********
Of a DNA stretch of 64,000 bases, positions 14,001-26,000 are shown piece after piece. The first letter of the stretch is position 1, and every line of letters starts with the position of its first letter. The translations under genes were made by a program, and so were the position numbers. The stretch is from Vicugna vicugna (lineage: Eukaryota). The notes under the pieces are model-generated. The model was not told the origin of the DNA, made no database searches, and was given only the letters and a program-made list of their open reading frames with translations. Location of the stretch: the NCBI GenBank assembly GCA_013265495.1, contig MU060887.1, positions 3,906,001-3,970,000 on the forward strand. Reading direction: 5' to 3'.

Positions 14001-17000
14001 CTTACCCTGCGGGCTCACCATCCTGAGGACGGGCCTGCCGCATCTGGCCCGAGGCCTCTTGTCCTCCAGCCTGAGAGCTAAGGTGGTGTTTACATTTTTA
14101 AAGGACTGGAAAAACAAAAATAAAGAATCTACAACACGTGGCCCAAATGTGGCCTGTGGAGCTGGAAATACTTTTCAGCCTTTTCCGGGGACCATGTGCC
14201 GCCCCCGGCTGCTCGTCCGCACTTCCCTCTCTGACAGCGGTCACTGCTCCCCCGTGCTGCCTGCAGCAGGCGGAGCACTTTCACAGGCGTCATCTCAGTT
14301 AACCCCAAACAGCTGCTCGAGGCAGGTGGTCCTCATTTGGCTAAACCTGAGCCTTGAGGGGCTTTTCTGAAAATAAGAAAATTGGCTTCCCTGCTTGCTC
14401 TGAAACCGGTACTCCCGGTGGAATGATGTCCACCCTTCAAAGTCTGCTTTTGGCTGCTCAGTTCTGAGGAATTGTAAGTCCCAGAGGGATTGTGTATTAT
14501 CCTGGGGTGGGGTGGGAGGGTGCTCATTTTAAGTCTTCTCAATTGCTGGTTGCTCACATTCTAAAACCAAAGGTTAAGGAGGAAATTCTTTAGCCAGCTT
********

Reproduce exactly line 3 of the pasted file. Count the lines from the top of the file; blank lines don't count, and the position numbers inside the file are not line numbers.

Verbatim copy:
14001 CTTACCCTGCGGGCTCACCATCCTGAGGACGGGCCTGCCGCATCTGGCCCGAGGCCTCTTGTCCTCCAGCCTGAGAGCTAAGGTGGTGTTTACATTTTTA